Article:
ANDERSON — A wave of retirement announcements by House Republicans in recent weeks won't hit the shores of South Carolina anytime soon.
All five of the Palmetto State's incumbent GOP congressmen told The Post and Courier they are running for re-election next year, undeterred by the occasionally frustrating reality of life in the minority that may have contributed to some of their colleagues calling it quits.
"Just because there’s adversity and you’re in the minority doesn’t mean you ought to give up, so that really doesn’t factor into any decisions I make," U.S. Rep. Jeff Duncan, R-Laurens, said.
While at least 15 House Republicans have decided to leave Congress, all of South Carolina's lawmakers expressed a desire to help their party try to win back the majority or, failing that, at least work to stem the progress of the Democrats' agenda.
Each one also has some individual reasons for wanting to keep going.
Duncan landed his dream assignment in 2017 on the Energy and Commerce Committee, which he had been pursuing for years beforehand.
"I'm on the committee I want to be on and hopefully we'll win the majority back," said Duncan, first elected in 2010. "So I'm continuing to pursue the legislative goals that I ran on back in 2010, that's trying to address spending and address our debt."
For U.S. Rep. Tom Rice, his longtime goal of building Interstate 73 to connect his hometown of Myrtle Beach to the highway system remains an ongoing challenge — one that requires teamwork both on the ground in Horry County and in Washington, where federal funding assistance is key.
"I will keep fighting for that as long as I'm in office," said Rice, who has spent seven years in Congress. "It'll help with tourism. It'll help with diversifying the industrial base. It'll help with evacuation. It'll help with this explosive population growth."
U.S. Rep. Joe Wilson, the longest-serving S.C. Republican in the House at 18 years, has risen to become the top Republican on the House Foreign Affairs Subcommittee for Middle East, North Africa and International Terrorism — and he said he has been pleasantly surprised by the cooperative relationship he has built with the subcommittee's chairman, U.S. Rep. Ted Deutch, D-Fla.
"I was really concerned about being in the minority and whether we could make a difference or not, but we can," said Wilson of Springdale.
At 72, Wilson is the second oldest member of the S.C. delegation, and he said health could be one consideration when he eventually does decide to step away from politics. But, pointing to a Fitbit on his wrist, Wilson said that hasn't been an issue for him yet.
"Fortunately for me, I’m really grateful that I stay in shape with 12 to 18,000 steps a day," he said.
U.S. Rep. William Timmons, R-Greenville, just got to Congress this year and is the youngest member of the delegation at 35. And U.S. Rep. Ralph Norman, R-Rock Hill, won his seat in a 2017 special election. Both have voiced support for term limits, but both still have plenty of years left before reaching that stage.
Norman, a particularly combative member of the hardline conservative House Freedom Caucus, appears to actually relish the chance to go toe-to-toe with Democrats in Congress.
"If you look at what the left is doing, it's socialism," Norman said. "It's an honor to fight that. I'm more excited now than when I took office."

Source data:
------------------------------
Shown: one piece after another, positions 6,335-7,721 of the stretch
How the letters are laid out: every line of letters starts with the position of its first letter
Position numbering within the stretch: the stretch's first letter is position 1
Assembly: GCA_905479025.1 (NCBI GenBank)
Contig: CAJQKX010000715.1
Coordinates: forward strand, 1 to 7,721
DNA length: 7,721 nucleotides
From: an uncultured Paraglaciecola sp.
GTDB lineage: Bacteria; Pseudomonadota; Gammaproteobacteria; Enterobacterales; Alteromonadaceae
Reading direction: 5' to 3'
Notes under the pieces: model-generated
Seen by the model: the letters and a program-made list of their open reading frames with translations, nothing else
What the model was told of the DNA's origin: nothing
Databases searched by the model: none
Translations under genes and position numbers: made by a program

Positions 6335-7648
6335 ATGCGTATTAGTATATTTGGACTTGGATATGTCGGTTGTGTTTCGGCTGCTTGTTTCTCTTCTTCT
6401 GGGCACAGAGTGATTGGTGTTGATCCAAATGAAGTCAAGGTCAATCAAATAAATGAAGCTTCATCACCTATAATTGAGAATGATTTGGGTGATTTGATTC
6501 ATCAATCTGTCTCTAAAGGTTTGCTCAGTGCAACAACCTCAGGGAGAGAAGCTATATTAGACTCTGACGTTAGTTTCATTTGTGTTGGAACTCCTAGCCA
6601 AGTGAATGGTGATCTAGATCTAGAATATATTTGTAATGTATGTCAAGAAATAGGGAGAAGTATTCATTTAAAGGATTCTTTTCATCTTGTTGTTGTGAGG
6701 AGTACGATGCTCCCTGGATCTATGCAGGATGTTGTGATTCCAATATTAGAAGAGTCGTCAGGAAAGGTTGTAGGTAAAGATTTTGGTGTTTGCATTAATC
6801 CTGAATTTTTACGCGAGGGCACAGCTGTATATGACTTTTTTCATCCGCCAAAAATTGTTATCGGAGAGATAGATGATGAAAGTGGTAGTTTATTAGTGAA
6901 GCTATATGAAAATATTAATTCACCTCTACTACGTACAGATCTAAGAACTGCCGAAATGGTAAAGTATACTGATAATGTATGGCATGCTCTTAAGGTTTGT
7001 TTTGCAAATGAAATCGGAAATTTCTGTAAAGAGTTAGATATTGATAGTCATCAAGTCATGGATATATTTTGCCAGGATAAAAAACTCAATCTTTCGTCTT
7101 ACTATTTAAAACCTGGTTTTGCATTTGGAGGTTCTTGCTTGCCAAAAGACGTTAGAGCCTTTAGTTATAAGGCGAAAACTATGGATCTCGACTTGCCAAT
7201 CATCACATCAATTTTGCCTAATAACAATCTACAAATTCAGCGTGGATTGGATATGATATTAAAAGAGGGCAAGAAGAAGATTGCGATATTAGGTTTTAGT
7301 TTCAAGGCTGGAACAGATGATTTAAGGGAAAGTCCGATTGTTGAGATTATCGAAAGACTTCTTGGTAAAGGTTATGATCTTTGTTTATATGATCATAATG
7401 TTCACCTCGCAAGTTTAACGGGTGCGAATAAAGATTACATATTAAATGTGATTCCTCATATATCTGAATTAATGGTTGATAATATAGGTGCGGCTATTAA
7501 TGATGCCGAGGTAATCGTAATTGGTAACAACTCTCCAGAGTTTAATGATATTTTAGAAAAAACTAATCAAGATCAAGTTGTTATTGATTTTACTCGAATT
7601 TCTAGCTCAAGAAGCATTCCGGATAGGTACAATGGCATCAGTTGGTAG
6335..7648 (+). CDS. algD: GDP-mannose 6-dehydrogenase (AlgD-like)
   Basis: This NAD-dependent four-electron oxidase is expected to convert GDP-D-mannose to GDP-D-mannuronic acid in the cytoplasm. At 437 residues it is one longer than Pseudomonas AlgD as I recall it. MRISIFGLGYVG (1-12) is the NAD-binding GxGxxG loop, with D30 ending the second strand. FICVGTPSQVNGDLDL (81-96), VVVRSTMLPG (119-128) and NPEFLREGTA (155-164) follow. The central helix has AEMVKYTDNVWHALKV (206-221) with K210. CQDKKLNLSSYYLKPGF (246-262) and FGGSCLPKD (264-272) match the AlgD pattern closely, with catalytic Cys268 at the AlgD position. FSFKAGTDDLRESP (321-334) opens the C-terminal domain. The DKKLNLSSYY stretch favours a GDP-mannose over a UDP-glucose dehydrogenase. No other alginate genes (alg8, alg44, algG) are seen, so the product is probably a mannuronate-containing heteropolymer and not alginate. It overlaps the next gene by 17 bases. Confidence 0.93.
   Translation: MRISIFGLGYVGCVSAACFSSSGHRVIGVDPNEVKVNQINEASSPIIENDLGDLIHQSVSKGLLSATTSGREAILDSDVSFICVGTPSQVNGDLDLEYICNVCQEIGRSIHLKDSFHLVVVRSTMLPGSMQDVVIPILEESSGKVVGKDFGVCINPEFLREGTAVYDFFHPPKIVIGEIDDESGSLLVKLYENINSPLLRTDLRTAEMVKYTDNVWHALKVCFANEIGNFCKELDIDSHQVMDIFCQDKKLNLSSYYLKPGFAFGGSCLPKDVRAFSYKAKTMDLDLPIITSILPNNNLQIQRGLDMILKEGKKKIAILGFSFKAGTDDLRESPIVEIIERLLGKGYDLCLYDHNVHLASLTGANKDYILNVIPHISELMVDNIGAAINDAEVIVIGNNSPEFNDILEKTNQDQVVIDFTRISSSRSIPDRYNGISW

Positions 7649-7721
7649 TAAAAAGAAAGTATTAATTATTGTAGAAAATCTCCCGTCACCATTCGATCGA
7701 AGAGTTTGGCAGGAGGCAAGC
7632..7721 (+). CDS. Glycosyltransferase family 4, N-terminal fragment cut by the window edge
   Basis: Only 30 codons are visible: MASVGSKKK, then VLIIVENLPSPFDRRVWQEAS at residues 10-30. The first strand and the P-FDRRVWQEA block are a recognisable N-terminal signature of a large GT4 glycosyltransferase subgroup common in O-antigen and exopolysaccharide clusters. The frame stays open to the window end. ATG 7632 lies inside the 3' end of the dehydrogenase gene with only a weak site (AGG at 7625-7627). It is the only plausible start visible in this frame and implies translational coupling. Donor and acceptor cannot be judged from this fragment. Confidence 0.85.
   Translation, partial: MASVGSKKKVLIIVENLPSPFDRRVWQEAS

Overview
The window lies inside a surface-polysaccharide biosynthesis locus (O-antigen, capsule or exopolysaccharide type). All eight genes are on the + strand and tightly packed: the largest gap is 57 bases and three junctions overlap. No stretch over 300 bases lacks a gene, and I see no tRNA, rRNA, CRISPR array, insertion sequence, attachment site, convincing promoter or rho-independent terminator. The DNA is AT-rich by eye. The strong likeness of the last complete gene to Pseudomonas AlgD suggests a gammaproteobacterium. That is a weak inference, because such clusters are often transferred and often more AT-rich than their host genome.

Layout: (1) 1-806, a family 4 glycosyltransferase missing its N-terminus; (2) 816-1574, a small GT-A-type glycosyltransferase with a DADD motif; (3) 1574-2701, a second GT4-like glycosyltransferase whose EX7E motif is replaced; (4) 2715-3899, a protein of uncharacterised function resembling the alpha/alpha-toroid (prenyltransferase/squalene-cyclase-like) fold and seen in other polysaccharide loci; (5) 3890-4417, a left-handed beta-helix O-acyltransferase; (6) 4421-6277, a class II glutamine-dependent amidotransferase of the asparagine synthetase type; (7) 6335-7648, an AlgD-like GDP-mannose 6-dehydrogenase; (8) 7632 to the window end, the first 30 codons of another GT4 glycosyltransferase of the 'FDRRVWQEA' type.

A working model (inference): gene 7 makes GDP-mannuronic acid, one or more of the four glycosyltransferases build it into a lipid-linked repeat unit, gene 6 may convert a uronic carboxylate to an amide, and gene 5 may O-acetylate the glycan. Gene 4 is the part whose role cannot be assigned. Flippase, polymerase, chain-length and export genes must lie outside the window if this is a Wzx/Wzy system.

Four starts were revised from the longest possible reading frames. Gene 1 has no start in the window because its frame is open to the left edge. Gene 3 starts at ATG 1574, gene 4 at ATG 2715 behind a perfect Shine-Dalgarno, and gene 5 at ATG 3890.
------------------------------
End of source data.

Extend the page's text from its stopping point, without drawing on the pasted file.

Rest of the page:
Members who stick around could also be well-positioned to run for the U.S. Senate whenever a South Carolina seat next opens up — a prospect that both Norman and Timmons said they could be interested in further down the line.
Both of the state's Democrats are also seeking another term in office for reasons that may seem even more obvious.
House Majority Whip Jim Clyburn, D-Columbia, will likely keep his powerful perch as the third-ranking member of the House if Democrats hold on to their majority. And U.S. Rep. Joe Cunningham, D-Charleston, only just arrived and is working to hold onto a seat that Democrats hadn't previously won for 40 years.
One contributing factor for some of the GOP exits is a party rule that limits members to six years as committee chairmen. Democrats have imposed no such limits, leading some of them to spend many years holding onto the influential chairmanships, while Republicans are soon forced back into the lower rank-and-file.
President Donald Trump opined this week that Republicans should consider doing away with the practice.
"It forces great people, and real leaders, to leave after serving," Trump tweeted. "The Dems have unlimited terms. While that has its own problems, it is a better way to go. Fewer people, in the end, will leave!"
But among rank-and-file Republicans, the rule remains popular, giving them an opportunity to climb the ladder faster than up-and-coming Democrats can.
"Republicans seem to be about more opportunity for members of Congress, just like we're about more opportunity for the average American citizen," Duncan said. "Giving other members of Congress an opportunity to move up in the ranks and become committee chairmen or subcommittee chairmen, I think it's a great rule."
Most of S.C.'s Republicans have brushed off the retirement announcements from colleagues, noting they may have distinct personal reasons to step aside. But some acknowledge that the departures will make the party's electoral task in 2020 more difficult.
"I think that there's probably more to come," Timmons said, "and our ability to retake the majority will be conditioned on limiting further departures."